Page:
Marketplace Pulse: Medicaid Managed Care Organizations in the Individual Market

The growing participation of Medicaid Managed Care Organizations (MMCOs) has been one of the main carrier storylines of the Affordable Care Act (ACA) marketplace. MMCOs were instrumental in filling bare spots left by exiting commercial carriers in advance of the 2018 plan year. Of the 789 county level entries or expansions that occurred before the 2019 plan year, about 20 percent reflected increased participation of MMCOs. MMCO plans tend to be competitively priced, in part due to their use of narrow networks and lower provider payments. A recent analysis by the Urban Institute notes that benchmark premiums are lower in states where Medicaid MCOs participate in the marketplace. MMCO participation may also improve continuity of care for enrollees who switch between Medicaid and marketplace plans as their income fluctuates.

MMCO Map

In 2015, there was at least one MMCO in 542 counties; by 2019 that number has increased to 952. The share of the population in a county with an MMCO in the marketplace increased from 48 percent in 2015 to 57 percent in 2019. Yet there are opportunities for more growth. Currently 28 percent of large metro residents, 61 percent of small metro residents, and approximately 71 percent of rural residents live in a county that is not served by an MMCO. Massachusetts, Pennsylvania, North Carolina, and Virginia are examples of populous states that currently have little or no MMCO penetration in the individual market.

MMCOs in the individual market include nonprofit plans and several large publicly traded companies. Most of the nonprofit MMCOs are small community safety net plans associated with a health system, city, or county government. One exception is the multi-state CareSource. These plans are geographically constrained and have limited opportunity for growth. Centene and, to a lesser extent, Molina have dominated MMCO growth, either by expanding their footprint in existing markets or entering new states. In fact, Centene is the largest overall participant in the ACA marketplace, with approximately 2 million members. Molina, the second largest MMCO in the marketplace, has approximately 275,000 members.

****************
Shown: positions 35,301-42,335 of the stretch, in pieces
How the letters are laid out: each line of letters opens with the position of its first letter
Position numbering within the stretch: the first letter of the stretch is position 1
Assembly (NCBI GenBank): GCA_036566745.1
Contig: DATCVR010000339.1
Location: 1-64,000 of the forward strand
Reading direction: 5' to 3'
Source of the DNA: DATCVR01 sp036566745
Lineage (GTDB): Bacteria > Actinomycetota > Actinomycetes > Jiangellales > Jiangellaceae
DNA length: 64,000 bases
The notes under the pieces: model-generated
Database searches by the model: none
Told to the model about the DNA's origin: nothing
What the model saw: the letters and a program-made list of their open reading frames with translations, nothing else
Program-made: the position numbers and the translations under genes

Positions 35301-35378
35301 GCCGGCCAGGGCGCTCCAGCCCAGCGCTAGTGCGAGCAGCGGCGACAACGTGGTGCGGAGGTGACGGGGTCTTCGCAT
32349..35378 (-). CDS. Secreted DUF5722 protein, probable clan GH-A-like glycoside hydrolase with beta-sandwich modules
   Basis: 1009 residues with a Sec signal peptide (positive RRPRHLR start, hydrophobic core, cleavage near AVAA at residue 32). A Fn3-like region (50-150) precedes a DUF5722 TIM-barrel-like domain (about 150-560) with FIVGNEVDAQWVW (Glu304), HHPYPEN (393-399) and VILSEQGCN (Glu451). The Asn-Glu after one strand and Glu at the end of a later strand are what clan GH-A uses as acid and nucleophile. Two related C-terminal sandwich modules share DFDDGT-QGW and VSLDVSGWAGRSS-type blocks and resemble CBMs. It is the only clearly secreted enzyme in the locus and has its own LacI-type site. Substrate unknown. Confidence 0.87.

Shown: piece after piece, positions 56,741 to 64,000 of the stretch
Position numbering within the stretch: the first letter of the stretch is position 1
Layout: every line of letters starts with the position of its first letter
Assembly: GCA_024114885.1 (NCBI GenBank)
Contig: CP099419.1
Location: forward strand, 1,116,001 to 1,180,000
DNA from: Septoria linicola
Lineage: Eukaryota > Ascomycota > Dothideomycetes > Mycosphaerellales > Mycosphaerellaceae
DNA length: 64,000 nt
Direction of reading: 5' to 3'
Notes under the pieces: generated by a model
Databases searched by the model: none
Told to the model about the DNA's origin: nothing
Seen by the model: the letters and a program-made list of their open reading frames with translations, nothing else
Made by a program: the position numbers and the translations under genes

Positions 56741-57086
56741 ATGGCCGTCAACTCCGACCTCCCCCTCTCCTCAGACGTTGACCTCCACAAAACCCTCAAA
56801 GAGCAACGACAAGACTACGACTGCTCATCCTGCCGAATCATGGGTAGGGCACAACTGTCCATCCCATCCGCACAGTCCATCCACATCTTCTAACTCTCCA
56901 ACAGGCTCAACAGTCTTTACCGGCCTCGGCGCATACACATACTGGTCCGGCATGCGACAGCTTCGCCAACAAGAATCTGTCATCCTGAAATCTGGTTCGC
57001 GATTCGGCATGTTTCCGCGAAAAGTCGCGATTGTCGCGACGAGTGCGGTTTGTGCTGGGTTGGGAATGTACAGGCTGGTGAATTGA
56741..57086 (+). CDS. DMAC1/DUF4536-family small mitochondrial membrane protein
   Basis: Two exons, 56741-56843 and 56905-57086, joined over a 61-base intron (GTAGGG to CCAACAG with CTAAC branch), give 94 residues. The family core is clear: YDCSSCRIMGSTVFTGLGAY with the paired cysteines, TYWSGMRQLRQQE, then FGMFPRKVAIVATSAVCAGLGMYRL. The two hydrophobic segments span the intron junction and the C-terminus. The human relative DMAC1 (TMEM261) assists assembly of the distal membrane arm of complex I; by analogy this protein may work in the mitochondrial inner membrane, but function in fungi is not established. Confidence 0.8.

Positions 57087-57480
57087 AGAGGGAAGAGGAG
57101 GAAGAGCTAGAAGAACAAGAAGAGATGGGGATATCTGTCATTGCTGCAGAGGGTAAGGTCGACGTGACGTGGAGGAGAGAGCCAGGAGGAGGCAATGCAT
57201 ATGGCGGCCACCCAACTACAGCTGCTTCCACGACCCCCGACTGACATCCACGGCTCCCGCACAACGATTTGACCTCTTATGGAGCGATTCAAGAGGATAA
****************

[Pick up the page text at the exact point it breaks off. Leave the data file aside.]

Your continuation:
The pending acquisition of WellCare by Centene is evidence of a continuing growth imperative, although recent stories about a possible takeover of Centene by Humana have implications for the WellCare deal and potentially for Centene’s broader strategy. Molina’s recent loss of Medicaid contracts in Florida and New Mexico may incentivize the company to seek new members in the individual market. Yet the MMCO provider payment strategy may not be feasible in places where providers have more market power. And with marketplace enrollment relatively flat in recent years, it is not clear whether expanding participation will provide a sufficient opportunity to gain new members, particularly as compared with the faster growing Medicare Advantage market.

There are a few potential new opportunities in the individual market. Some states are interested in creating public plan options such as Medicaid buy-ins to provide more affordability in the individual market. In one sense MMCOs seem well positioned to compete for these opportunities, given their focus on cost control. On the other hand, if states set provider rates, the comparative advantage of the MMCO may be reduced. The proposed Health Reimbursement Account rule, which has yet to be finalized, would create new incentives for employers to help pay for employee enrollment in the individual market. However, lack of experience with group coverage and differences in plan design could make employers less likely to exercise this option in markets that are served primarily by MMCOs.

With rate filing season approaching, it is natural to contemplate the prospects for changes in carrier participation, particularly those that might result in increased competition. Many current individual market participants, like blues plans and regional and provider owned systems, are geographically constrained. New national carriers such as Oscar and Bright Health have focused on close ties to highly regarded health systems such as Cleveland Clinic, which may limit their opportunities for expansion. A major return to the market by other commercial carriers seems unlikely. Large scale growth in the individual market is probably most feasible for the publicly traded MMCOs, but it remains to be seen whether or not this will seem like their best opportunity.